Arguably, the most important part of QDM is herd management. Determining the appropriate number of deer to harvest by sex and age is
essential. The first step is to establish the number of deer the habitat can support in a healthy condition. Thus, habitat quality determines herd
size, herd quality, and harvest requirements for both sexes.
It is often difficult to establish the appropriate herd size for a property because it is not a fixed value from year to year, or even season to
season. Habitats are constantly changing and seasonal conditions vary. Land-use changes on your property or adjacent properties also affect
habitat quality. However, with a little homework and some advice from a wildlife professional, a reasonable starting point can be established.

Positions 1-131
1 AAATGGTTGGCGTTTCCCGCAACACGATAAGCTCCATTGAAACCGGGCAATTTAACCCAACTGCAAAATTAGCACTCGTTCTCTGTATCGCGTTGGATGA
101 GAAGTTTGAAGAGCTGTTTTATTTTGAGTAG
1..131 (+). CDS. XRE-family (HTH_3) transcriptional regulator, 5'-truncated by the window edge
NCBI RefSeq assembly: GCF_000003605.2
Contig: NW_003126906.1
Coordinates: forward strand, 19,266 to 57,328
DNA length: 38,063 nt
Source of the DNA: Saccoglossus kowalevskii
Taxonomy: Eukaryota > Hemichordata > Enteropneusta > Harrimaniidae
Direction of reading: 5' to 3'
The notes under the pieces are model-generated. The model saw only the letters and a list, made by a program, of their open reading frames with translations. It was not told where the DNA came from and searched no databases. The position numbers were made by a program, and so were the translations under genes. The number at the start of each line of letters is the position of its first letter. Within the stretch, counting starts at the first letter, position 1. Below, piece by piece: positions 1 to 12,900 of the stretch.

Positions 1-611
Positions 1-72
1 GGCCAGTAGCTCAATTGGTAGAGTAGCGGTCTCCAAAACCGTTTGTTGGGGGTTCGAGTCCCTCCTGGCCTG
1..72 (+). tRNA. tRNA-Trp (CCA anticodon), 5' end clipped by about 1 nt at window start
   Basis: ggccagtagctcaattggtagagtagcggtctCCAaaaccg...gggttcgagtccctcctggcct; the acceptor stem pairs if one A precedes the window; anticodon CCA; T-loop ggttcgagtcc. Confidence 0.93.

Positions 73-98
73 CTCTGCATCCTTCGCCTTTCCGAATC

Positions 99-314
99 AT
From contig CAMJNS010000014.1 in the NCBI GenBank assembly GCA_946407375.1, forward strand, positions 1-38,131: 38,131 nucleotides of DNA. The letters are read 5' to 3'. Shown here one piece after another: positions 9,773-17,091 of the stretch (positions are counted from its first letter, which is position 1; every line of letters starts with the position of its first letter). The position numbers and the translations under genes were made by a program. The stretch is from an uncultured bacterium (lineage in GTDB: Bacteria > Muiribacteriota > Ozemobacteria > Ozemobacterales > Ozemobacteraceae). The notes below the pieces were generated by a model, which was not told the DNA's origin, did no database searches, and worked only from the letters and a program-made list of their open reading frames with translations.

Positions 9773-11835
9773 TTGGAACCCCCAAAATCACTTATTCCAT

The manager must understand that deer health will decline if it exceeds the habitat’s capacity to provide quality forage and cover. A good
indication of habitat quality is deer body weights, especially in young deer. A decrease in average body weight within an age class often
indicates a decrease in habitat quality. In bucks, average antler measurements within an age class also provide useful insight regarding current
habitat quality. With does, other warning signs include a reduction in the average number of fawns per doe or the lactation (“in milk”) rate in